1. The Great Gatsby (2013)“Love Is Blindness” by Jack White; “A Little Party Never Killed Nobody” by Fergie feat. Q-Tip & GoonRock; “Over the Love” by Florence and the Machine, etc.  Read more of this post

Girl Power: 20 Great Book-to-Film Adaptations

This list features book-to-film adaptations where either the film director or book author (or both) was female. This list excludes Jane Austen & Bronte sistersadaptations [1] to draw attention to other novels/stories. In no particular order:

1)  To Kill a Mockingbird (1962): Harper Lee, author

2) The Virgin Suicides (1999): Sofia Coppola, director

3) The Talented Mr Ripley (1999): Patricia Highsmith, author

4) Chocolat (2000): Joanne Harris, author

5) American Psycho (2000): Mary Harron, director

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10 “Must-See” Animated Films from 2010s

  1. Inside Out (2015)

inside-outThe winner of the Academy Award in the category of the Best Animated Picture of 2015, “Inside Out” is a film about a little girl who moves with her parents from suburban Minnesota to San Francisco. The movie is a little masterpiece, and it is a great injustice it was not nominated for an Academy Award in the general category. The main brilliance of the movie is its originality and intelligence – it teaches young children about psychology: the movie is divided into the “real world” and the “world inside the mind” of a person. There are different emotions that govern the decision-making processes: joy, sadness, anger, fear and disgust, each represented by an “entity”, as well as other processes such as short-term and long-term memories, personality-building, dream processes, etc. The movie is laugh-out-aloud funny, extremely entertaining, and flawless in its execution and content, even though very young kids may fail to grasp the meaning of everything that is going on. Overall, “Inside Out” is an instant classic, and, easily, one of best animated films I have ever seen. 10/10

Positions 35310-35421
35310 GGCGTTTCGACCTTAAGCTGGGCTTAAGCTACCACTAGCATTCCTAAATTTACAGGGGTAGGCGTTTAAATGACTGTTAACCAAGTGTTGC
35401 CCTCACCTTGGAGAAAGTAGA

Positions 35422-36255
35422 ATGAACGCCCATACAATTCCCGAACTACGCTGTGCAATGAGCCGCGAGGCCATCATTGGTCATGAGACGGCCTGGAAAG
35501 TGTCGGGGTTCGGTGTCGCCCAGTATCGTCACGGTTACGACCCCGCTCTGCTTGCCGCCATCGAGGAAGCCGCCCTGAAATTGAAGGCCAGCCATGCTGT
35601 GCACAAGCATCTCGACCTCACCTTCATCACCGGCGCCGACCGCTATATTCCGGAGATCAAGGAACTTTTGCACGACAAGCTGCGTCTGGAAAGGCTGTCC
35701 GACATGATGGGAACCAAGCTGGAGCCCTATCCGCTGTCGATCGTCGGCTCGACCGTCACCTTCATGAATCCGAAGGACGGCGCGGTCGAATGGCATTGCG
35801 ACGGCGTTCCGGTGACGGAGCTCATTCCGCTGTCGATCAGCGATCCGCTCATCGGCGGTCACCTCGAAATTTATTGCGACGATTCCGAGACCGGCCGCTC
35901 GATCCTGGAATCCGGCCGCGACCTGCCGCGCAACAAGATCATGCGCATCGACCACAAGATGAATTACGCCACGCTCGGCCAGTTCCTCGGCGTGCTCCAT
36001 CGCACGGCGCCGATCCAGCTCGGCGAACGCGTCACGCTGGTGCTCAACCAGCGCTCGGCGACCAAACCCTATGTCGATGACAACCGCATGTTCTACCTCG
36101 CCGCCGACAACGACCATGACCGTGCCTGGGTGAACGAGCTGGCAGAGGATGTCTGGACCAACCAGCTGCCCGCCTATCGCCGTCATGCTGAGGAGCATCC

1. April and the Extraordinary World (2016)

april-in-the-extraordinary-worldApril and the Extraordinary World” is a French-Belgian-Canadian animated film co-directed by Christian Desmares (animator behind “Corto Maltese in Siberia” (2002) and “Persepolis” (2007)) and Franck Ekinci. It tells of a teenage girl, April (voiced by Marion Cotillard in a French version), who, together with her talking cat Darwin and her grandfather Pops, is looking for her long-lost scientist parents. The year is 1941, and it is an alternate reality: there are no scientists left who could have made the “progress”, such as electricity, possible. The world is “stuck” in a steam age, and the city’s scientists have been “witch-hunted” for decades. However, the final act of the film may be too brutal and “over-the top”, and the relationship between April and her love interest is reminding too much of that found in “Anastasia” (1997)[1]. Sometimes reminding in its setting and ideas of  Schuiten & Peeters’s comic Brüsel, sometimes reminiscing of some Tintin adventure, the movie is a great one overall: clever and very imaginative, full of exciting adventure. 9/10 Read more of this post

10 “Must-See” German-Language Films

These are good movies, worth watching. Note, the list is non-exhaustive and in no particular order.

1. The Lives of Others (2006)

2. Das Boot (1982)

3. Europa, Europa (1990)

4. Downfall (2004)